Elsewhere in Hamilton County, white-collar firms are also contributing to the county's growth, and have helped pick up the slack from recent downsizings by larger corporations. Irwin Mortgage has a large new structure in Fishers, employing 650 people; Allete Automotive Services occupies new headquarters in Carmel with 400 people, ITT Education Services hired 175 additional workers after relocating to Hamilton County; and ADT/Tyco has a new building, also in Fishers, employing about 400 workers.

Another company new to Hamilton County is Old National, with financial centers in both Carmel and Fishers. Plans call for adding another three branches in the county in 2004. The well-known affluence of Hamilton County is one of the attributes that attracted the oldest and largest Indiana-based bank. "When you look at the numbers and research, Hamilton County is one of the fastest growing in the country," says John Coughlin, a vice president at Old National. "We're really looking to attract that high-end client as much as possible."

Old National has instituted a "metro strategy" for the county, which differs from its approach in other locations. Financial centers in Hamilton County have a small-town-bank feel, doing away with the traditional teller lines. Clients transact business from comfortable chairs, and enjoy access to a cyber cafe and complimentary Starbucks coffee and desserts. "We want our clients to feel like they can come in here and spend a little time and be comfortable," Coughlin says. The centers are designed to be full-service venues, housing insurance, investments and private banking all under one roof.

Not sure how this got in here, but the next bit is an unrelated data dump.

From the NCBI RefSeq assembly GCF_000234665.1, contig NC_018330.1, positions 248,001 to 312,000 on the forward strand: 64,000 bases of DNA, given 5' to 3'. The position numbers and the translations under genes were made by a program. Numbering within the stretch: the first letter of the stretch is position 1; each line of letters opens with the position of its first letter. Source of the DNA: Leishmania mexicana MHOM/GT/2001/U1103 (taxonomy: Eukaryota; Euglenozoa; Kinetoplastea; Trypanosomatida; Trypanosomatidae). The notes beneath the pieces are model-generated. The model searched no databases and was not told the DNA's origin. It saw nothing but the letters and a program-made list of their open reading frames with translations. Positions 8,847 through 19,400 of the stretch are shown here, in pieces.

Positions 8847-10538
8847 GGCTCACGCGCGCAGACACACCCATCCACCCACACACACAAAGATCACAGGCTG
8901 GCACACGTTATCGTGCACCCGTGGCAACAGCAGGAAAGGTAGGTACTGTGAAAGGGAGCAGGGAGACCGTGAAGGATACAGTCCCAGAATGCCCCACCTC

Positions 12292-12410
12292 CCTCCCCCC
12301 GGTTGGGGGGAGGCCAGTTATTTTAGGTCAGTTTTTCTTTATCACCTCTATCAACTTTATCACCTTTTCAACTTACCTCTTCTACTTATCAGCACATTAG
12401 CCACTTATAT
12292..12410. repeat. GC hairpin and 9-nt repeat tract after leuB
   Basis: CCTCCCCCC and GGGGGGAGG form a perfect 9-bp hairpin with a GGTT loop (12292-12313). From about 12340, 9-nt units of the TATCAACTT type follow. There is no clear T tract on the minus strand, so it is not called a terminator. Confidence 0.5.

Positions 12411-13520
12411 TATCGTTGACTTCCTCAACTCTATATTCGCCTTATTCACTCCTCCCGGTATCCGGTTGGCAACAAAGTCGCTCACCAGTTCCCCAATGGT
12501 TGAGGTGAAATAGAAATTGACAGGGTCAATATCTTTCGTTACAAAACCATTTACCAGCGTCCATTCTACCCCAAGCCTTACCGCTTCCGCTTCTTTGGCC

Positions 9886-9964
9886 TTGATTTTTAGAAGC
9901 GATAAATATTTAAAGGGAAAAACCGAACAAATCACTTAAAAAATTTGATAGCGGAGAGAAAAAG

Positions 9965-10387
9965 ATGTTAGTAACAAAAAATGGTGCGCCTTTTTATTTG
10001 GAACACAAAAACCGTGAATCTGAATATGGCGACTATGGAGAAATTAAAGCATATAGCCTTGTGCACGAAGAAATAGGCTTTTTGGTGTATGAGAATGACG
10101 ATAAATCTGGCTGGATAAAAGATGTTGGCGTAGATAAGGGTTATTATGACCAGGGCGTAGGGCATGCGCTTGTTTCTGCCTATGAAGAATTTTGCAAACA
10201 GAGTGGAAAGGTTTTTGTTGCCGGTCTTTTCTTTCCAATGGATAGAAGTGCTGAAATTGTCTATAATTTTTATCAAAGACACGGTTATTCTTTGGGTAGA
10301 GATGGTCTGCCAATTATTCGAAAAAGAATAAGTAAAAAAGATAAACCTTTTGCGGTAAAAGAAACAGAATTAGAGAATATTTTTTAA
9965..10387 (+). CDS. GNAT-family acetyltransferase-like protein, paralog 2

Liberty Financial Services joined the Hamilton County business scene six years ago, and the small mortgage brokerage and financial planning firm appreciates the county's growth. "For our type of business there's no better place to be," says Angie Cheetham, Liberty Financial's office manager.

The company did a slew of mortgage refinancings in 2003, with customers taking advantage of low interest rates. "People are refinancing to take equity out of their home and pay off credit cards or other debt," Cheetham says. "We also get a lot of new construction loans." New home construction permits in Hamilton County have leveled from their peak of 3,770 in 2001. Residents considering building a home have been more cautious due to the overall economic environment, with many opting to refinance their current homes to save money.

The new construction, along with the refinancing trend that has spurred remodeling projects, has been profitable for Carmel Kitchens. Owner Jeff Reed bought the business in 1975 after graduating from college with a degree in finance. He comes from a family of entrepreneurs in Shelbyville, and recognized a good opportunity to be in business for himself.

Reed saw a definite upswing in business in 2003, and expects this year to be just as promising. The medium to high-end market that Carmel Kitchens serves was affected by the recession, but is recovering nicely. "The economy must be stabilizing to a point," Reed suggests. "Here in Indiana we're a little more conservative than in some states. It's definitely the start of something good."